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Photography expert: 5 reasons why you need a 70-200mm lens for your camera

Of the lenses photographers carry around in their camera bag, one gets used more than any other: the 70–200mm f/2.8. That’s certainly true for this writer.

This, of course, varies from person to person and changes depending on what’s being photographed, but it’s hard to argue with the versatility and performance of any 70–200mm lens on the market. Especially when you’re a sports photographer, as I am.

To show off just how capable and quintessential this lens is, Kai Wong of DigitalRev has created a video explaining “five reasons why you need a 70–200mm lens.” You can watch the video accompanying this story, but we’ve condensed the five reasons into a list:

  1. It’s a workhorse of a lens: Whether you go with an f/4 or an f/2.8 version for your camera’s lens mount, every 70–200mm lens on the market is built to take a beating while still shooting.
  2. Useful range of focal lengths: Be it portraits, photojournalism, or sports photography, you can find almost any focal range you need within the 70–200mm range the lens provides. At 70mm, you get just a little more than a standard focal length, while 200mm expands into the telephoto range.
  3. Performance: You’ll be hard-pressed to find a lens that’s capable of consistently focusing as fast and as smoothly as a 70–200mm. Of course, this depends on the camera you’re using, but so long as your camera has a solid focusing system, the 70–200mm will never have a problem keeping up, even at 14 frames per second.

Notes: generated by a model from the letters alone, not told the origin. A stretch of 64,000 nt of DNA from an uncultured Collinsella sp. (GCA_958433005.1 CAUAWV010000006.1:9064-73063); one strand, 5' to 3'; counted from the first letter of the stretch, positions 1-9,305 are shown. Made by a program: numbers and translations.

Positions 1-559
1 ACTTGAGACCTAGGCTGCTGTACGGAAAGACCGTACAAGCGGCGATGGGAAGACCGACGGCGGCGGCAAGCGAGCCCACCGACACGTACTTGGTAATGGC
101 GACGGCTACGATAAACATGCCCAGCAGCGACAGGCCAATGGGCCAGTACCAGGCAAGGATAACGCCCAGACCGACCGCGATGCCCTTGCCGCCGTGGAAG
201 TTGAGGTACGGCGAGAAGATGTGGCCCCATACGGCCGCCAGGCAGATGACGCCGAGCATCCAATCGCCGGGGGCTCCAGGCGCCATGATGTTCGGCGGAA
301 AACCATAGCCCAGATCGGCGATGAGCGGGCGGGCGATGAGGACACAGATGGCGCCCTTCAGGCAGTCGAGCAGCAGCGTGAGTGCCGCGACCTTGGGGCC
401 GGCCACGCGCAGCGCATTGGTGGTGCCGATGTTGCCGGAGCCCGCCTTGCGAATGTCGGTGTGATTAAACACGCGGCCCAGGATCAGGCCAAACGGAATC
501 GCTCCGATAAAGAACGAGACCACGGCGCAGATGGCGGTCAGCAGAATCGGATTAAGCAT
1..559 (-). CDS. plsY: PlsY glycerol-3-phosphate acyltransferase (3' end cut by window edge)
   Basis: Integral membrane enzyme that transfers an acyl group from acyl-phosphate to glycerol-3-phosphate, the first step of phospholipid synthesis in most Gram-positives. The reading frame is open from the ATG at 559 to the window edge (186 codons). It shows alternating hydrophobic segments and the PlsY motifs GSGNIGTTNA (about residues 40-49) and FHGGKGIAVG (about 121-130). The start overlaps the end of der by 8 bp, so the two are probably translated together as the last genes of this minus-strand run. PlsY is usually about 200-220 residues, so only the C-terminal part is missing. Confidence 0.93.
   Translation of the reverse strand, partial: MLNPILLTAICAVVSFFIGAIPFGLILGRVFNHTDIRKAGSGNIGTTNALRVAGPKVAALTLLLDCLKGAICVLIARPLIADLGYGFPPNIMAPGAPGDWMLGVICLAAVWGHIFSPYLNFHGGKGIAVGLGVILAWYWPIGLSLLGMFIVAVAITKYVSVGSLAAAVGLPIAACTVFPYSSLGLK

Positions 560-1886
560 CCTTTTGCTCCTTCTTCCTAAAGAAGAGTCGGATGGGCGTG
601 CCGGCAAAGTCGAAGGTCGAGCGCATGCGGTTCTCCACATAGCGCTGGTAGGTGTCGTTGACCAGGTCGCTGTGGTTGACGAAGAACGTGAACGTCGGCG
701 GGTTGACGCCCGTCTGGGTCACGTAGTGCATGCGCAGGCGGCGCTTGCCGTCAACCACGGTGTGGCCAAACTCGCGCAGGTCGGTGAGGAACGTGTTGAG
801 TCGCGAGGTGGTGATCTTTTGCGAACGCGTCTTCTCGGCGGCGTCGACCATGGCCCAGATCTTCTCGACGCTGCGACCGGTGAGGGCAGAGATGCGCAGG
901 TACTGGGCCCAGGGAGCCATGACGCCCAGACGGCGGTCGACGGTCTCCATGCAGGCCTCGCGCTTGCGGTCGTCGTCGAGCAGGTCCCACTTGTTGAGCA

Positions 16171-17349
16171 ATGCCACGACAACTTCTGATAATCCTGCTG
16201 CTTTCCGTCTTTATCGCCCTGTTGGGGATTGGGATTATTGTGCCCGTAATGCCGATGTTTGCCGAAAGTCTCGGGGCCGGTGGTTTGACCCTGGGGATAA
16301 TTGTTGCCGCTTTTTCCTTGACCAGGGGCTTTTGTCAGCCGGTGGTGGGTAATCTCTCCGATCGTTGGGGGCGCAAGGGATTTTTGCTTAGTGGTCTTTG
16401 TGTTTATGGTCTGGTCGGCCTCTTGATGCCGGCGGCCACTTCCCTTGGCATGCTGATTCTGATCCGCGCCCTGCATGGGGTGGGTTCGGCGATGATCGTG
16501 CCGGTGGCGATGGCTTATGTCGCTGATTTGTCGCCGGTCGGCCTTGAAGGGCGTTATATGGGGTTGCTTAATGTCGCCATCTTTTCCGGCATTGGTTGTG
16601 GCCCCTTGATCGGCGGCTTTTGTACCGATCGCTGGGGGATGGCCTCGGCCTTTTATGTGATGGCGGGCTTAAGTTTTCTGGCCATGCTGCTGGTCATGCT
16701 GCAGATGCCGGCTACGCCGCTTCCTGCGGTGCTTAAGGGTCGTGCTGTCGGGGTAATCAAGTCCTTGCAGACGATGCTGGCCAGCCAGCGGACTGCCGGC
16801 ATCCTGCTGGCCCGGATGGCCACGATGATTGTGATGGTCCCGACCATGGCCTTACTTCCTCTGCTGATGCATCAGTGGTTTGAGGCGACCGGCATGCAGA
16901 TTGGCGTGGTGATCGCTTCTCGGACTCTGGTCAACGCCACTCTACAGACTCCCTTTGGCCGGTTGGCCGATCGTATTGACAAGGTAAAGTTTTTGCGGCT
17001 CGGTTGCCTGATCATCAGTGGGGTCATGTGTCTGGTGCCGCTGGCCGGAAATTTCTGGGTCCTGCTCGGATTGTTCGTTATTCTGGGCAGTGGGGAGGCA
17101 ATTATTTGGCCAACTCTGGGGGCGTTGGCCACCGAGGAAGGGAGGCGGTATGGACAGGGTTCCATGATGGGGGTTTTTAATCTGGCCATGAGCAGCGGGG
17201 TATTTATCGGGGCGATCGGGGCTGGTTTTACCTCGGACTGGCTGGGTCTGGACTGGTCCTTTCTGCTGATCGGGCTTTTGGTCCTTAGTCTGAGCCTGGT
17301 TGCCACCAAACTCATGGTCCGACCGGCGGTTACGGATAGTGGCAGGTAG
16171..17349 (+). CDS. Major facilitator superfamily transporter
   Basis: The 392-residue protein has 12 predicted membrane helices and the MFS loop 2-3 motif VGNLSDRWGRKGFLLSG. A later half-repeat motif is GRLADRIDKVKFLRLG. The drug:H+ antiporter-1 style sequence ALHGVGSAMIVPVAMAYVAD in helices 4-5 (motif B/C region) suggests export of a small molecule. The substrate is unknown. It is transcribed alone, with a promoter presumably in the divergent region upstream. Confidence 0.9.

4. Perfect size: As Kai explains, the 70–200mm lens is at a “sweet spot.” Even the larger f/2.8 versions are small enough to hold with your hand, even for extended periods of time. Sure, after an eight-hour wedding shoot or four-hour football game, your wrist might be sore, but it’s nothing compared to lugging around a 300mm lens.
  5. Image quality: Regardless of what manufacturer you go with for your 70–200mm lens, you shouldn’t have much of a problem with image quality. Across the board, they’re sharp as can be and are capable of producing incredible bokeh, especially at f/2.8.

The best part of all is that you have a lot of options to choose from, meaning you should be able to pick up a 70–200mm lens that fits your budget. A brand new Canon 70–200mm f/4 costs only $600. If you don’t mind spending a fair bit more and want the best of the best, Canon’s latest 70–200mm f/2.8 IS II costs $2,000.

If you want to save a little more, you can always buy secondhand. Just make sure to do your research and check on the lens before making the transaction.

If you’re in the market for a new lens and want versatility merged with performance, you won’t find a better option out there than a 70–200mm lens, regardless of what model you go with.


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